Their price is not an hourly rate, but a total fixed price to deal with all aspects of the estate. There are no deposits, and their fee is payable from the estate at the end of administration, which ensures that we will not delay in our administration. They will then take away all relevant documents and begin correspondence, providing you with regular updates until they have finalised all aspects of the estate administration.
Obtain copies of the death certificate.
Most banks and building societies will pay the funeral bill before probate is granted. When you ask our associates to deal with the legal process, they can usually get the funeral paid from the deceased’s own bank or building society, avoiding relatives having to pay from their own funds.
This will usually involve a visit to the court where you will be required to swear an oath. If you ask our associates to deal with this on your behalf, you will not be required to attend court.
This will be used for the receipt of money due to the Estate and any loan arranged to pay an Inheritance Tax bill and/or probate fees.
Banks, building societies, life assurance companies, employers, local authorities, HMRC, and benefit agencies will all need to be informed.
This will include the house and its contents, other personal effects, investments in savings plans, equities, life policies, building societies etc. Draw up a detailed schedule of all the deceased's assets.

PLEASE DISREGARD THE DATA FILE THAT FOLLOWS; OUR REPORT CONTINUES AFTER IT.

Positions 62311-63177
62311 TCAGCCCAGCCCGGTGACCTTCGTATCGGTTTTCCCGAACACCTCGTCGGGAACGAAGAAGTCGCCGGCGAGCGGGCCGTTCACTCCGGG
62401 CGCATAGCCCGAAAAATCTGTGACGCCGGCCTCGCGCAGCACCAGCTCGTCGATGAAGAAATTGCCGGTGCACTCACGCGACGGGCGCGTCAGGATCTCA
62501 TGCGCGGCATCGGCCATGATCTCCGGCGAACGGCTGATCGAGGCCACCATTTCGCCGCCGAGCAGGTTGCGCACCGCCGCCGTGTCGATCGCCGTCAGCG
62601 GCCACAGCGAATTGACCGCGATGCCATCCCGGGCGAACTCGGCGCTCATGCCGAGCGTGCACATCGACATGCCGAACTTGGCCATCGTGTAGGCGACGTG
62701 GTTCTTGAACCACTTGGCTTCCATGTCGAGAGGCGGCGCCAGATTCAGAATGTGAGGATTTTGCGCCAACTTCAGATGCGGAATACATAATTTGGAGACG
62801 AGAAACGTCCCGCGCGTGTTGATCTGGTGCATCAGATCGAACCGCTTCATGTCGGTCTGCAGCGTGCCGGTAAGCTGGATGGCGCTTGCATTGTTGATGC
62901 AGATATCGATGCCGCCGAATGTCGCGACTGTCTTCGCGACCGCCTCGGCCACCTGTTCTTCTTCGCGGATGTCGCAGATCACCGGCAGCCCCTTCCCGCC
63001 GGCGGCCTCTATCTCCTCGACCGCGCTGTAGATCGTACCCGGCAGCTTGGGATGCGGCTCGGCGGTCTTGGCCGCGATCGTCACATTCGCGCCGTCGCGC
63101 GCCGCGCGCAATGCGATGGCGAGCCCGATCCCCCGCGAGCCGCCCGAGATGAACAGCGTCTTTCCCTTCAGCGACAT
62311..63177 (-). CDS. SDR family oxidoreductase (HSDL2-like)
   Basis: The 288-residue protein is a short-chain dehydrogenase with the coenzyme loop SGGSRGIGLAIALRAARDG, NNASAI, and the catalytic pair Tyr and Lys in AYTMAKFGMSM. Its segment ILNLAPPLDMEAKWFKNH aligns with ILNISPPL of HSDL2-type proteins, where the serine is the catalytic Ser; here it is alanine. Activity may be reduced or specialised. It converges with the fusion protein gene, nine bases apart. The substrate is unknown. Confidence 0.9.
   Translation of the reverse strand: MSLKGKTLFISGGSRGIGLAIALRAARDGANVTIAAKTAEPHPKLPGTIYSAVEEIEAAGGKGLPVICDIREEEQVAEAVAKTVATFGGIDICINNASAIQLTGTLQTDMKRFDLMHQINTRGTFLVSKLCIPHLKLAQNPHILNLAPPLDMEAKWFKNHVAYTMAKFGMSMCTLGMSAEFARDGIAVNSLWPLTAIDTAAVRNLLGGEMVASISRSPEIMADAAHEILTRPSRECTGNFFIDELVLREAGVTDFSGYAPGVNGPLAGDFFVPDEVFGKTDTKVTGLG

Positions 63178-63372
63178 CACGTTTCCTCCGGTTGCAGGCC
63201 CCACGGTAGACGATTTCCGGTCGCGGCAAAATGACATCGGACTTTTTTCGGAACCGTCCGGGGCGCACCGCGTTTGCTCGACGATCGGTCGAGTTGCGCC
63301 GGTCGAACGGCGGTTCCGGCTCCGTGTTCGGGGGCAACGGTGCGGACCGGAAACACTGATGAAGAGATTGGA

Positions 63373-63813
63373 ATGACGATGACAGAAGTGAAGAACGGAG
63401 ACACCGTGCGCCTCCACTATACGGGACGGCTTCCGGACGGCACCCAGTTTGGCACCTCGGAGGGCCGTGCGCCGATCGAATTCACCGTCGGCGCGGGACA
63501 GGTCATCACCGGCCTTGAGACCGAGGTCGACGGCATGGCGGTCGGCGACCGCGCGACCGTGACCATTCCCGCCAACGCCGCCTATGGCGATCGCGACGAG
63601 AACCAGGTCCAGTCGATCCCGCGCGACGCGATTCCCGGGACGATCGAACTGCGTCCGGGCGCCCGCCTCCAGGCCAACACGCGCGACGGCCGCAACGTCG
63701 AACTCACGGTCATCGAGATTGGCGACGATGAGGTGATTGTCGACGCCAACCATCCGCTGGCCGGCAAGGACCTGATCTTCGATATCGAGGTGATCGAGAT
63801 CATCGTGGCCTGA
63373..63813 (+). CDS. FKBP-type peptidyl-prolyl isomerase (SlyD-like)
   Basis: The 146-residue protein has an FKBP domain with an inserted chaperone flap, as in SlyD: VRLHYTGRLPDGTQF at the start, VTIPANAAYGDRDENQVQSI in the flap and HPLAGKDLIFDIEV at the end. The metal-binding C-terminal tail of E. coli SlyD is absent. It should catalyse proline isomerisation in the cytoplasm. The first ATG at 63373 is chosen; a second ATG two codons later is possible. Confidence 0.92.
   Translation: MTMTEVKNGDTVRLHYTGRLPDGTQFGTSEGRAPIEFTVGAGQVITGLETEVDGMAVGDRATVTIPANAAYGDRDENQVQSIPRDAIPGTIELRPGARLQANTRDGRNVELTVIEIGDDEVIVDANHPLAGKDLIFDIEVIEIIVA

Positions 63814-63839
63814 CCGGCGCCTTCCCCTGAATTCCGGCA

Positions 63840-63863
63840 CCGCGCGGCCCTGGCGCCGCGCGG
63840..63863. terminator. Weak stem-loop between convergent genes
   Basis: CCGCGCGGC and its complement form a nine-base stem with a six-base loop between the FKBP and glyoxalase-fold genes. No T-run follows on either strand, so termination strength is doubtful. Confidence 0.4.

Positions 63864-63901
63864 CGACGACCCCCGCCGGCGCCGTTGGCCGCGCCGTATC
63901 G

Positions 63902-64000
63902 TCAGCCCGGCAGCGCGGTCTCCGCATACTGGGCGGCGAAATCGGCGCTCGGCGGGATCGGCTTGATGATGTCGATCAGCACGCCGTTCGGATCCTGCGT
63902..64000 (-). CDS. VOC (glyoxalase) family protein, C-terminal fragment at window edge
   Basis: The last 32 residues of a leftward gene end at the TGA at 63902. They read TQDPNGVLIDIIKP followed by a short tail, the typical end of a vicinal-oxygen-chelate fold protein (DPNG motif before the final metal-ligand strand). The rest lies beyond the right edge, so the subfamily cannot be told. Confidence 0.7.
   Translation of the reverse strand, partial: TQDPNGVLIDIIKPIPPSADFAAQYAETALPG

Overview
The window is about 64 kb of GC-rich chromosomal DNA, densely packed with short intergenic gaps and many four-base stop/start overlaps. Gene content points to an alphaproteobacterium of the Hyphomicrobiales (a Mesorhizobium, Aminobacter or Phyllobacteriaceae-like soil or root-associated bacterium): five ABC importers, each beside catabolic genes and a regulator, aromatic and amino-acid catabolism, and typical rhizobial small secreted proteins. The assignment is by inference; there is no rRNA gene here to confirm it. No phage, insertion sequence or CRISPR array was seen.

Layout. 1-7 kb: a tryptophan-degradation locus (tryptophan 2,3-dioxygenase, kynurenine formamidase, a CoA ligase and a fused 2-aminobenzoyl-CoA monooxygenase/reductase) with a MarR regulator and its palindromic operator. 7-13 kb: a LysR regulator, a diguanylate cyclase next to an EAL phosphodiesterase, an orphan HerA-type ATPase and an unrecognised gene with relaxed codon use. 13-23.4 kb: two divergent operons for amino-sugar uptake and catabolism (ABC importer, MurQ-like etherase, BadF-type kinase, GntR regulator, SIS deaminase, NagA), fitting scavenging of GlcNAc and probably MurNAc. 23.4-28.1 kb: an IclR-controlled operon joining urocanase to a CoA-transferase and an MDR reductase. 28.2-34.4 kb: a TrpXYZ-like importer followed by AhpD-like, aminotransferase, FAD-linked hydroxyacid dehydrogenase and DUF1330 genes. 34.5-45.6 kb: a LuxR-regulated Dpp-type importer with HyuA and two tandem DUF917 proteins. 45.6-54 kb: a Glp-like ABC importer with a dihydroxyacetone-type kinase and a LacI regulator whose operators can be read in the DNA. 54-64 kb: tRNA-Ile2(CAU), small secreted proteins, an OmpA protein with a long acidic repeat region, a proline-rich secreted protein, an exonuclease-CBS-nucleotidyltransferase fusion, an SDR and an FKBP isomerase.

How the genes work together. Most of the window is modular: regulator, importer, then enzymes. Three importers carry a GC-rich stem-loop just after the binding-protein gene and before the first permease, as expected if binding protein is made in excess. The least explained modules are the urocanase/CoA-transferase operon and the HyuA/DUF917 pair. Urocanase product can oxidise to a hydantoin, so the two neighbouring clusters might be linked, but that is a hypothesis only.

If you are acting as an Executor in a will, then you are personally liable for any debts, so professional advice is essential.
These will include mortgages, income and capital gains taxes, bills, credit cards, loans, and overdrafts.
This includes forms required by the HMRC Capital Taxes Office so that it can be established whether any Inheritance Tax is due.
These must be filled in and sent or taken to the Probate Office along with the original will, the death certificate and the HMRC account.
When inheritance tax is due, the executor's account of the estate is passed to the HMRC and the Grant of Probate cannot be issued until the tax is paid. There will be circumstances where part of the Estate has to be sold to pay Inheritance Tax and if this is the case banks can arrange loan facilities to pay the tax straight away. Please note: There are occasions where Inheritance Tax can be mitigated. This is a highly specialised field of legal and financial expertise, contact us to obtain guidance if an estate is over £325,000 (Current Inheritance tax threshold).
Copies of the Grant of Probate should be sent to everyone who owes money to the estate. both accounts, insurance policies, shares, property, and other savings and assets will need to be collected in, sold, or transferred to beneficiaries.
Any outstanding bills will need to be settled, such as credit cards, loans, mortgages, and all utilities e.g. gas, electricity, council tax and water rates paid.
When the Grant of Probate is received, the estate can be divided according to the terms of the Will. The Executor must prepare and sign accounts showing who has received what from the distribution. They must be able to show that they acted in accordance with the terms of the Will in case there is any dissent from the family of the deceased.
All papers, including the Grant of Probate and the accounts, must be stored safely for a period of 12 years.